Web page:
A brief account of the Cherokee people and its tragic encounters with European and American newcomers.
One of the first volumes in the new Penguin Library of American Indian History, this study by Perdue and Green (both History/Univ. of North Carolina–Chapel Hill) sets the Trail of Tears removals of the 1830s in the context of a long history of conflict, alliance and failed treaties with the British crown and the U.S. government. The former regarded the Cherokees’ vast domain, which extended from north Georgia to Kentucky, as a resource to be used when the proper time came, believing “that Indian land fell far short of its potential productivity.” Even so, the British preferred the buffer zone that the Cherokees provided between their holdings and those of the French to any other gains, and so crown policy specifically forbade encroachment by land-hungry colonials. The American government had no such scruples; Thomas Jefferson, working from what he considered to be consistent Enlightenment principles, held that the Cherokees were capable of learning to be civilized—which meant going to work in factories, shopping at stores, incurring debt, etc.—and that selling their land to white settlers was the first step toward that end. “He ordered his agents to intensify the pressure on the tribes to sell more and larger tracts of land,” write the authors, “and he let it be known that threats, intimidation, and bribery were acceptable tactics to get the job done.” In the post–War of 1812 flush of newfound nationalism and the first formulation of Manifest Destiny, the Cherokee were pushed aside while their lands, increasingly, saw encroachment by farmers, miners and other white settlers. For their own good, supposedly, the Cherokees were finally marched off to reservations in eastern Oklahoma—removals that, the authors write, cost the Cherokee people thousands of dead and thousands more unborn.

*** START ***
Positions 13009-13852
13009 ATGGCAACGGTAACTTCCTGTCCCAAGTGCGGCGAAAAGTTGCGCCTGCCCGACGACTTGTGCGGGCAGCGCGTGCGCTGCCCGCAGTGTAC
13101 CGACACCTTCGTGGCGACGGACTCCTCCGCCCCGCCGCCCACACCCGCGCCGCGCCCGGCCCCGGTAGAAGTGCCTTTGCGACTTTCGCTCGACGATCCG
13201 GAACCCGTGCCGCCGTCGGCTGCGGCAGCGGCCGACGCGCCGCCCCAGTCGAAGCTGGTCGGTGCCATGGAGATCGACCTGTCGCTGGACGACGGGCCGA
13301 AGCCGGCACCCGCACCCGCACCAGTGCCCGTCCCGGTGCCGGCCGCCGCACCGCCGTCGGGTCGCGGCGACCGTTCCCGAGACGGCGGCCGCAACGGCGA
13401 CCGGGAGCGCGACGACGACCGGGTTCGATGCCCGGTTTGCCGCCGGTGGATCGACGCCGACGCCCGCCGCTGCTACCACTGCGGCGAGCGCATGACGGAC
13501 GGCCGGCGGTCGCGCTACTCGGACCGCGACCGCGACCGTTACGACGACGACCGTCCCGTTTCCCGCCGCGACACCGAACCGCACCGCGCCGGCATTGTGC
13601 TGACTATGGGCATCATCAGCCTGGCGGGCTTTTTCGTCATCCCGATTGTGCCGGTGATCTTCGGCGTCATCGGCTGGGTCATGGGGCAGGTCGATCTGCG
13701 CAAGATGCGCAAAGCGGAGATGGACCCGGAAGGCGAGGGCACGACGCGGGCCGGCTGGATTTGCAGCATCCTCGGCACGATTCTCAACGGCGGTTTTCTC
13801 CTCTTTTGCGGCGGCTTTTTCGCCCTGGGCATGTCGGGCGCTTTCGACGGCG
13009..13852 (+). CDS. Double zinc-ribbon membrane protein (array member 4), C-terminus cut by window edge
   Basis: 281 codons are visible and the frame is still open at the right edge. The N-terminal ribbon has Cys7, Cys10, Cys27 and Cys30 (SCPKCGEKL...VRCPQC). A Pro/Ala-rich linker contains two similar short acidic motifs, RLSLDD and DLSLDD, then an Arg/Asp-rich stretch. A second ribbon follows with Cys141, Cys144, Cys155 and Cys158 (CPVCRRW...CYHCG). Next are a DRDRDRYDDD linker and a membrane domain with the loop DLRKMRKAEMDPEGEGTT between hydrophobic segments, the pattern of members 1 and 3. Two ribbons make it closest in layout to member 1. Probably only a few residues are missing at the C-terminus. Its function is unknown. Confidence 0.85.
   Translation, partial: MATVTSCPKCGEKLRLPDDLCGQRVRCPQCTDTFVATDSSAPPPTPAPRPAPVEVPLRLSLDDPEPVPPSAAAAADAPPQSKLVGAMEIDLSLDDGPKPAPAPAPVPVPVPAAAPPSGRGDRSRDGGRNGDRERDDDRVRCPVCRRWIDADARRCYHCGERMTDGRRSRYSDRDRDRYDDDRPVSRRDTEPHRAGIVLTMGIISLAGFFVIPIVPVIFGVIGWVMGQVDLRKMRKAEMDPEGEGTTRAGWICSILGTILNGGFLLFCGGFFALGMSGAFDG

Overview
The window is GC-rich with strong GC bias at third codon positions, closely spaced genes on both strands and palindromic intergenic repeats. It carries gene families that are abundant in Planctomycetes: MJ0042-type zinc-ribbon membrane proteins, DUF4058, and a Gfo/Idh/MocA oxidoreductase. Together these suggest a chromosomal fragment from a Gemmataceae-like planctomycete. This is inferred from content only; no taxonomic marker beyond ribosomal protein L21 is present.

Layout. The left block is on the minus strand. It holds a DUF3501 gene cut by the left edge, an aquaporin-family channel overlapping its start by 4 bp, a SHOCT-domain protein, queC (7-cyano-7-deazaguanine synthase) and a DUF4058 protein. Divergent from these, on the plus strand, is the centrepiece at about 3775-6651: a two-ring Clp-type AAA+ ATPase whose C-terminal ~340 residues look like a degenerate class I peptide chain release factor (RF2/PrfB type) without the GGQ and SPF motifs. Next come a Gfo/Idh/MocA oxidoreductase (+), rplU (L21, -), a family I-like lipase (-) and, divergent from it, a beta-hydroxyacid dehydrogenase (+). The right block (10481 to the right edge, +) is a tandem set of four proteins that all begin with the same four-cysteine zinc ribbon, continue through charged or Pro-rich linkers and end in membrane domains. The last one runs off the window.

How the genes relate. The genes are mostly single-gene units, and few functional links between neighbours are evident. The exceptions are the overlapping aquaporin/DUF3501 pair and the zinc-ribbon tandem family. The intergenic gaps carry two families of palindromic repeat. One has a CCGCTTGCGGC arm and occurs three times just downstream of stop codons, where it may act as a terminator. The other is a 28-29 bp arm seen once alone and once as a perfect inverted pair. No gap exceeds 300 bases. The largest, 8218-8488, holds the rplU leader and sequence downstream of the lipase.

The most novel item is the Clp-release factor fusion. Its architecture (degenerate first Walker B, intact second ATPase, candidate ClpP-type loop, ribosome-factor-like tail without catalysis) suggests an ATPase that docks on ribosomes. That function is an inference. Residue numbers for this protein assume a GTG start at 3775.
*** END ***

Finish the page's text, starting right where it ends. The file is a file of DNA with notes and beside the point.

An illuminating history, devoted to an often overlooked and long-suffering people.